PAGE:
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Child Protection Policy
Fees below are based on one student per 30 minute lesson from 31 Aug 2020 - 25 June 2021 (37 weeks)
Dundalk School of Music is fully committed to providing a safe environment for children and young people, and to safeguarding the well-being of our young students within the School. Teachers should, at all times, show respect and understanding for the rights, safety and welfare of students and conduct themselves in a way that reflects the principles of the School.
The aim of the Dundalk School of Music's Child Protection Policy is to promote best practice in protection and set out a procedural framework to ensure that teachers are equipped to make informed responses to specific issues and minimise risk with regard to protection and welfare issues. In implementing its policy, we follow the recommendations of Children First – National Guidance for the Protection and Welfare of Children, available here:
https://www.dcya.gov.ie/documents/Publications/ChildrenFirst.pdf and Our Duty to Care – The Principles of Good Practice for theProtection of Children and Young People; see https://www.dcya.gov.ie/documents/publications/ODTC_Full_Eng.pdf.
The following are Dundalk School of Music's procedures, covering:
Code of Behaviour for Teachers
Procedures for Reporting Suspected Cases of Abuse
Child abuse can be categorised into four types: neglect, emotional, physical and sexual. Children First – National Guidance for the Protection and Welfare of Children includes the following definitions of child abuse:
1. Neglect. This is where a child suffers significant harm or impairment of development by being deprived of food, clothing, warmth, hygiene, intellectual stimulation, supervision and safety, attachment to and affection from adults, or medical care.
2. Emotional Abuse. This is normally found in the relationship between a caregiver and a child. It occurs when a child’s needs fo affection, approval, consistency and security are not met.
3. Physical Abuse. Physical abuse is any form of non-accidental injury that causes significant harm to a child.
4. Sexual Abuse. Sexual abuse occurs when a child is used by another person for his or her gratification or arousal, or for that of others.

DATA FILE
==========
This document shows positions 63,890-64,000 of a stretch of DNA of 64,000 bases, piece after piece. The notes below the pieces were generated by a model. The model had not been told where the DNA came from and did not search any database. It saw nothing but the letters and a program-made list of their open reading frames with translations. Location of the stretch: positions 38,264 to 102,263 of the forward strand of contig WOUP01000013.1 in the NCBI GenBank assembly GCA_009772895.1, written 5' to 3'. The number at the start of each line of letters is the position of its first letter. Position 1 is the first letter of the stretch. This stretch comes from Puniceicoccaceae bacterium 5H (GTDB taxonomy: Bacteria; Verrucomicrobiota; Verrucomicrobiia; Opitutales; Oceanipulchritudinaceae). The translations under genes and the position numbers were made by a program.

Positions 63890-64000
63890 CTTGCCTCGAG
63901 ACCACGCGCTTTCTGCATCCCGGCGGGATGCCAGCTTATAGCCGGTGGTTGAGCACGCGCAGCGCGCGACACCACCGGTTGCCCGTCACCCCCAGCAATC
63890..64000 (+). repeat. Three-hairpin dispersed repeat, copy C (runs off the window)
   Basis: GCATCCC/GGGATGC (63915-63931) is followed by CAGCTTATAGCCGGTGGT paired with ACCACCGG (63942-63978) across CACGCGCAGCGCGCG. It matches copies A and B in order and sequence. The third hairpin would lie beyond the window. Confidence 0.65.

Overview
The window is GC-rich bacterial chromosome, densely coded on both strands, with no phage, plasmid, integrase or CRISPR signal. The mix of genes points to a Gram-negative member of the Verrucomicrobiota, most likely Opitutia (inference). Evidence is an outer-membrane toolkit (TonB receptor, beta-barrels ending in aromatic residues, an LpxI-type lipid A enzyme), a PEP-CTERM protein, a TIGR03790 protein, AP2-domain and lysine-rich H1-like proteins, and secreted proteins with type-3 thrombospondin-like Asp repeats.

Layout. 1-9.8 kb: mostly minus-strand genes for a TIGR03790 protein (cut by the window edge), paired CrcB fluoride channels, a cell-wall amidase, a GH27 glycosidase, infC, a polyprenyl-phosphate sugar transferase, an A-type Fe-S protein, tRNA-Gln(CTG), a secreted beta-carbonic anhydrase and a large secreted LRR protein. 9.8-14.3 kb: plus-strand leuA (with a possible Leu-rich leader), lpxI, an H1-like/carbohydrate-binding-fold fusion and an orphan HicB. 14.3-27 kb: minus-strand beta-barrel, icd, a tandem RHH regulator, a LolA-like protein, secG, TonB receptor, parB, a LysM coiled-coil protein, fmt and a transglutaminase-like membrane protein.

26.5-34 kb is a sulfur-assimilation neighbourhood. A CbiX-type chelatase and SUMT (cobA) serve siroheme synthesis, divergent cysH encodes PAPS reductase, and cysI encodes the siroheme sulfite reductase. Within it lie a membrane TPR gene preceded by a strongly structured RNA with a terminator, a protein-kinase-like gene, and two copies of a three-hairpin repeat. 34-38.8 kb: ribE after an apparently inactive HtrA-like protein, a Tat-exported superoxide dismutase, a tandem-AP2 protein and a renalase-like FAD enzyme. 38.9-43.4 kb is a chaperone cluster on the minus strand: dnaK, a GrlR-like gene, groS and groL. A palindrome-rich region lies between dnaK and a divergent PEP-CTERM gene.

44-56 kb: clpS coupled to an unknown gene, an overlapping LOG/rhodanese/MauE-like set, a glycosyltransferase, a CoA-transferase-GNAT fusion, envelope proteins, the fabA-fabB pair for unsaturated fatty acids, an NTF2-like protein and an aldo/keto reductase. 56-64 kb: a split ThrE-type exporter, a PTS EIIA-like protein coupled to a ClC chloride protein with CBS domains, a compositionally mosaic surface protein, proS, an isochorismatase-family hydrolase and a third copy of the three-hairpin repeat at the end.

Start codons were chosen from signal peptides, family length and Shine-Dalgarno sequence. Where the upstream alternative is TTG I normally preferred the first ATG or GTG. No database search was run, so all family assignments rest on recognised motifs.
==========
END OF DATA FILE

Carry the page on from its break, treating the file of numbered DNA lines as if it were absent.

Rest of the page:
Any person who suspects that a child is being abused or is at risk of abuse has a responsibility to report their concerns to the health board (via the School’s Child Protection Officer). The Protection for Persons Reporting Child Abuse Act (1998) provides immunity from civil liability to persons who report child abuse ‘reasonably and in good faith’ to designated officers of health boards or any member of An Garda Síochána.
Within the School, the report should be made to the Child Protection Officer. If there are any grounds for concern, the the health board or An Garda Síochána will be contacted. The person who first reported the matter will normally be required to talk to the duty social worker. When reporting, as much information as possible should be provided, i.e. names, addresses, full account of the concern for the child, dates of incidents, circumstances, and the child’s own statement, if relevant.
In cases of emergency, where a child appears to be at immediate and serious risk, An Garda Síochána will be contacted. A suspicion, which is not supported by any objective signs of abuse, would not constitute a reasonable suspicion, or reasonable grounds for concern. Any information provided to the health board and An Garda Síochána will remain confidential.
Allegations of Misconduct or Abuse by Teachers
The following actions are to be taken if an allegation is made against a member of staff:
Contracting of Teachers and Selected Practices
Complaints and Accident Procedures